August 18, 2020
In 2019 a large proportion of alerts on the Safety Gate showed that dangerous chemicals were found in toys; 47% of alerts about toys signaled a chemical risk. The presence of phthalates in the plastic of dolls has been observed for several years. In 2019, there were many alerts on slime toys with boron. Both chemicals can harm the health of children by damaging their reproductive systems.
Why chemicals are dangerous?
Toys containing toxic chemical substances, such as those classified as carcinogenic, mutagenic or reproductively toxic, present a hazard to children during play. Exposure routes include ingestion, inhalation and skin contact. When exposed to equivalent amounts of these chemicals, children are usually more vulnerable than adults, due to differences such as their body weights and metabolism rates.
The restriction of chemical substances is extensive and specific to toys. Some restrictions include EN 71–3, EN 71–2, nickel released, azo dyes, phthalates and many others.
Restrictions on the use of chemicals are continuously growing and updating. Two examples are:
- The EU Safety of Toys Directive, Appendix C that is subject to continuous updates based on new scientific evidence related to hazardous substances used in toys for children below 3 years of age or toys intended to be placed in the mouth.
- Registration, Evaluation, Authorization and Restriction of Chemicals (REACH) Annex XVII, includes several limitations applicable to toys and it is also constantly updated.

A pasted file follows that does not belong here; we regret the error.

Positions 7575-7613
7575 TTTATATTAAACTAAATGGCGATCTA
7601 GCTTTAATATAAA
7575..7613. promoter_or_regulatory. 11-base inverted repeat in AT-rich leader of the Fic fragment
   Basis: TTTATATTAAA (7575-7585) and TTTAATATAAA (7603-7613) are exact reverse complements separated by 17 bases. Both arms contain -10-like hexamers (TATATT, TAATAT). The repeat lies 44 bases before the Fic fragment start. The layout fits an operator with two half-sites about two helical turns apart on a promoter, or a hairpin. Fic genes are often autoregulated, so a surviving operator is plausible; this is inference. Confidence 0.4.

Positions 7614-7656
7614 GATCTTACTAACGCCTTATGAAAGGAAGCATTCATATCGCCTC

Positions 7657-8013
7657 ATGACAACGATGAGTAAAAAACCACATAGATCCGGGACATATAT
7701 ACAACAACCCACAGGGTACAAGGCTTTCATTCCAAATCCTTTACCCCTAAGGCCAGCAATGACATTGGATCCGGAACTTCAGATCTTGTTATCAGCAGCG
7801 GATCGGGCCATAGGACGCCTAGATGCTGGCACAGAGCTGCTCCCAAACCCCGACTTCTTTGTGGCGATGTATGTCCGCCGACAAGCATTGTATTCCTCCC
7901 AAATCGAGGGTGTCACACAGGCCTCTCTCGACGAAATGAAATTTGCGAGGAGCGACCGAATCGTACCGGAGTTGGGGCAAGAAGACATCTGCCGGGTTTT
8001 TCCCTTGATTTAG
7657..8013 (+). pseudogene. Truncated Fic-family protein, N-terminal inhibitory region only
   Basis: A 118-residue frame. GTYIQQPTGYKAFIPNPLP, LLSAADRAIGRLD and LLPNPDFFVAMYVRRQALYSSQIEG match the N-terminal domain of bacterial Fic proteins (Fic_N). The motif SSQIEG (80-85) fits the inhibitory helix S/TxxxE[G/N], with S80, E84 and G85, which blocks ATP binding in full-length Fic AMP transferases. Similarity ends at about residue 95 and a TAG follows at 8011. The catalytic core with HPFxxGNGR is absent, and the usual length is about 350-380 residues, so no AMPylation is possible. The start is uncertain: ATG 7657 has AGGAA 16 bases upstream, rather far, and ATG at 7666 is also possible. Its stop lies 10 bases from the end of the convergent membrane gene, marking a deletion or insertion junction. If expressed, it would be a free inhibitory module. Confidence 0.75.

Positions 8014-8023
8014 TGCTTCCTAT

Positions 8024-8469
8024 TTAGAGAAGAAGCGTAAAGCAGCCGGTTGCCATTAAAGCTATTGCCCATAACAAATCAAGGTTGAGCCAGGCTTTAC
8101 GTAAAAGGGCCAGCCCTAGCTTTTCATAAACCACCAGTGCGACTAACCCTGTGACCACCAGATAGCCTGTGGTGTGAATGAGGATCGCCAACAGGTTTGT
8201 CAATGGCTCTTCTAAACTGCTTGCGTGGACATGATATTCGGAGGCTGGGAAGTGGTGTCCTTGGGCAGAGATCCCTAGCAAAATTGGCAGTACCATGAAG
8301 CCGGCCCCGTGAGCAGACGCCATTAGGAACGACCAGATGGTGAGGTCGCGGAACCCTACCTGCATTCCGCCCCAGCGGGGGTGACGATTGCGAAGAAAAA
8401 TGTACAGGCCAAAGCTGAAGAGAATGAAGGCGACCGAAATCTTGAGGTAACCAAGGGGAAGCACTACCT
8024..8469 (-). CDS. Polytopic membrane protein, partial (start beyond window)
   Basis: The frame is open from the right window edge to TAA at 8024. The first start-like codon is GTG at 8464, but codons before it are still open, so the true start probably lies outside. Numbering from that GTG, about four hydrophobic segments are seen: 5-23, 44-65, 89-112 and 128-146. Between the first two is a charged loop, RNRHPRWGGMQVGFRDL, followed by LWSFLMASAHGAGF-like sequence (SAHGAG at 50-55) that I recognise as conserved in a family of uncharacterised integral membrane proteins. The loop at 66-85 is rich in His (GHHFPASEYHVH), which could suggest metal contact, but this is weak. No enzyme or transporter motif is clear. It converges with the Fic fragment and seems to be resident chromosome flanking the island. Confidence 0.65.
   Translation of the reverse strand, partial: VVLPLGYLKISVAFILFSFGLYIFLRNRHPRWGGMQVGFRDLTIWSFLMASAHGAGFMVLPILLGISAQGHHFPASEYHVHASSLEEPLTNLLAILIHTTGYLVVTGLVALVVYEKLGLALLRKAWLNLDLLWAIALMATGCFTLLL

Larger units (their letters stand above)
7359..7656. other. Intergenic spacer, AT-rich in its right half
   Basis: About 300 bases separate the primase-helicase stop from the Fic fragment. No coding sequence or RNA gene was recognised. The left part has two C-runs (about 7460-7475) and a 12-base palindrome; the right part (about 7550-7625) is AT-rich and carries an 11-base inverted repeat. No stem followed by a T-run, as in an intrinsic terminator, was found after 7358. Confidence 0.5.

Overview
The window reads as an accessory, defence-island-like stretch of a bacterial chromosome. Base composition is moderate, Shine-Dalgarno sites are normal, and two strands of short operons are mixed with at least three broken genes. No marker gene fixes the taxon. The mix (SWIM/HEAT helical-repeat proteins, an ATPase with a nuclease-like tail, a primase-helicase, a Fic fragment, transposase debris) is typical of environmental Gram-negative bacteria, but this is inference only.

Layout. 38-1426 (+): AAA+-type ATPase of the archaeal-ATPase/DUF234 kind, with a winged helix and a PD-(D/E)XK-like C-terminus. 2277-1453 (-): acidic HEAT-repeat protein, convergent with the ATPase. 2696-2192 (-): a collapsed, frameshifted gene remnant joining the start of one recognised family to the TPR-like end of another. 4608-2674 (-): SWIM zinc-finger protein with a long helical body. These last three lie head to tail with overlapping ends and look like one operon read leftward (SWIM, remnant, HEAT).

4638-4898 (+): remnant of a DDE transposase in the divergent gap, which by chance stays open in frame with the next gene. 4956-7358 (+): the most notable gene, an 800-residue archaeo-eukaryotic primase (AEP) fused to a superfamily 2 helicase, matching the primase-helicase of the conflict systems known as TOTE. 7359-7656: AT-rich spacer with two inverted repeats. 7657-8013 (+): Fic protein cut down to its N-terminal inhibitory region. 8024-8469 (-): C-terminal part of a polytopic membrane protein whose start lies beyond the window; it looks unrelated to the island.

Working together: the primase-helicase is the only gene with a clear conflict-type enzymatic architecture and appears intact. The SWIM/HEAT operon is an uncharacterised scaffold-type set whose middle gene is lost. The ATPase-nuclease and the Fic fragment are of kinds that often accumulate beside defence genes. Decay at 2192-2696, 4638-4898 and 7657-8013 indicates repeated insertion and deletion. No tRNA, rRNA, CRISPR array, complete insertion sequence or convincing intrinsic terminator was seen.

Suggested testing package
To evaluate the chemical safety of the product, we need to consider several restrictions including EN 71–3 Safety of toys — Part 3: Migration of certain elements, EN 71–2 Safety of toys — Part 2: Flammability, the EU Safety of Toys Directive — Appendix C, the REACH regulation Annex XVII.
To know more download SAFETY OF TOYS — Key learnings from 2019 EU recalls
Overview reports of SAFETY GATE notifications, published free of charge in English on ec.europa.eu/consumers/consumers_safety/safety_products/rapex/alerts/repository/content/pages/rapex/index_en.htm, © European Union, 2005–2020. The official contact points of the Member and EFTA-EEA States provide the information published in these weekly overviews. Under the terms of Annex II.10 to the General Product Safety Directive (2001/95/EC) responsibility for the information provided lies with the notifying party. The Commission does not take any responsibility for the accuracy of the information provided.